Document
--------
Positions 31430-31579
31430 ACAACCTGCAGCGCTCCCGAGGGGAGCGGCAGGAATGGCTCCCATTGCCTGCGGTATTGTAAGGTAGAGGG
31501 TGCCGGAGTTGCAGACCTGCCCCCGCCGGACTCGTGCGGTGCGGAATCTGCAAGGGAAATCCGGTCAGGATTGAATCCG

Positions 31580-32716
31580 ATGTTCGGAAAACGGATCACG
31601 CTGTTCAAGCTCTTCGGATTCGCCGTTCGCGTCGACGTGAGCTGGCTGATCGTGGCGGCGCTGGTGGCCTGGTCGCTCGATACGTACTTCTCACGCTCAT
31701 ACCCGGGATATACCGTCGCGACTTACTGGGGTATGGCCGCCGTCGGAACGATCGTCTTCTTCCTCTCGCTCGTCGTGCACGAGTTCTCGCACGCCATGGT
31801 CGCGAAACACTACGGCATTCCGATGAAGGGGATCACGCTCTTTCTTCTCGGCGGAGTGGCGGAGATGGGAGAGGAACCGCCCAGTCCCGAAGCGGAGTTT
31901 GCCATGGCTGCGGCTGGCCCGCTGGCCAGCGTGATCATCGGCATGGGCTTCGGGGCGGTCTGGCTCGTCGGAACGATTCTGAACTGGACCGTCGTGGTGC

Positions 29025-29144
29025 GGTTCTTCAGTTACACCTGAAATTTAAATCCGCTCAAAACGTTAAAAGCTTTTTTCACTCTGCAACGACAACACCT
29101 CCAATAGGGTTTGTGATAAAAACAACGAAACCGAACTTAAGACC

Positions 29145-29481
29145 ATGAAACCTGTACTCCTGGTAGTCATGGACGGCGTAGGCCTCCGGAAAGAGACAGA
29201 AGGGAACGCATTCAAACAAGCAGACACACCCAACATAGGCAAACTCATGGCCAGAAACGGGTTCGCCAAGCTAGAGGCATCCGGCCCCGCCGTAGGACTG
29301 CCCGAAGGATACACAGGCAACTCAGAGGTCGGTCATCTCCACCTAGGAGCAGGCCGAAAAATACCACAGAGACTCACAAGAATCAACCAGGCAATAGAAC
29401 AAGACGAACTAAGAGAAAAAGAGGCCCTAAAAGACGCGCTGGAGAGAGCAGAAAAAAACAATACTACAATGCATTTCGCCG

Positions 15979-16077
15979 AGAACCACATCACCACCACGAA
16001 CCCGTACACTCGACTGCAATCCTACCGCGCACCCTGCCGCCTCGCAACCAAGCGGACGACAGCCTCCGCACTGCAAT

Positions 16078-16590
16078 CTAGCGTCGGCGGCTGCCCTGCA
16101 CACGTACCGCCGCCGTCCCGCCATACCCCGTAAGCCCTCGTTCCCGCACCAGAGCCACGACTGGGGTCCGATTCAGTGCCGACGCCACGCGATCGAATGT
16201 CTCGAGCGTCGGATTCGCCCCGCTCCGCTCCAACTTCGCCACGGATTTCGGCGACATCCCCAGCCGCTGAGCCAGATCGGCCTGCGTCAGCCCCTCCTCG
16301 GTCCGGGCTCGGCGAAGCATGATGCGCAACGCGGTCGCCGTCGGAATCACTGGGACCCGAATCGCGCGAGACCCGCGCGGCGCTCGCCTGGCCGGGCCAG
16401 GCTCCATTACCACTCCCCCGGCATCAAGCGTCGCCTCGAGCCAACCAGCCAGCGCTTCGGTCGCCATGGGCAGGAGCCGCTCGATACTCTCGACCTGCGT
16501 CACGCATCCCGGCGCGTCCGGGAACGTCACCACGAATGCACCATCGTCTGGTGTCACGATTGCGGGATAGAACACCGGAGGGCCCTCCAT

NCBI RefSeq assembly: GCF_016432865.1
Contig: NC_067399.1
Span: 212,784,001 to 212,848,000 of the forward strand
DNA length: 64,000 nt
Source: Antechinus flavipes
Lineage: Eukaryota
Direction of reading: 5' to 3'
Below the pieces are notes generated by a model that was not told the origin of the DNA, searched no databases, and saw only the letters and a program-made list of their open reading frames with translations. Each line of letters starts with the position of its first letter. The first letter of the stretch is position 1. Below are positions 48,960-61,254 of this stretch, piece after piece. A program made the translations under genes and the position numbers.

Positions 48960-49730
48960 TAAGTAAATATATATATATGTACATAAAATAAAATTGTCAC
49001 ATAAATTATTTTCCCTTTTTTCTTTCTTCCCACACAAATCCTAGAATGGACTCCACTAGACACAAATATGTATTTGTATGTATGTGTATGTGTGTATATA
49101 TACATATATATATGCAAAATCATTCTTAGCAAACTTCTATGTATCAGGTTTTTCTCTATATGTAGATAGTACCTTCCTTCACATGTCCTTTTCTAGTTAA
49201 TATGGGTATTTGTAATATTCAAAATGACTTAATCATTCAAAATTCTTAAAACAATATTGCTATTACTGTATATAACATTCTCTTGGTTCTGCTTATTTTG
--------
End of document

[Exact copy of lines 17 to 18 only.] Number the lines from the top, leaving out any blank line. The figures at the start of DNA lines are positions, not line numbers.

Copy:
29401 AAGACGAACTAAGAGAAAAAGAGGCCCTAAAAGACGCGCTGGAGAGAGCAGAAAAAAACAATACTACAATGCATTTCGCCG

Positions 15979-16077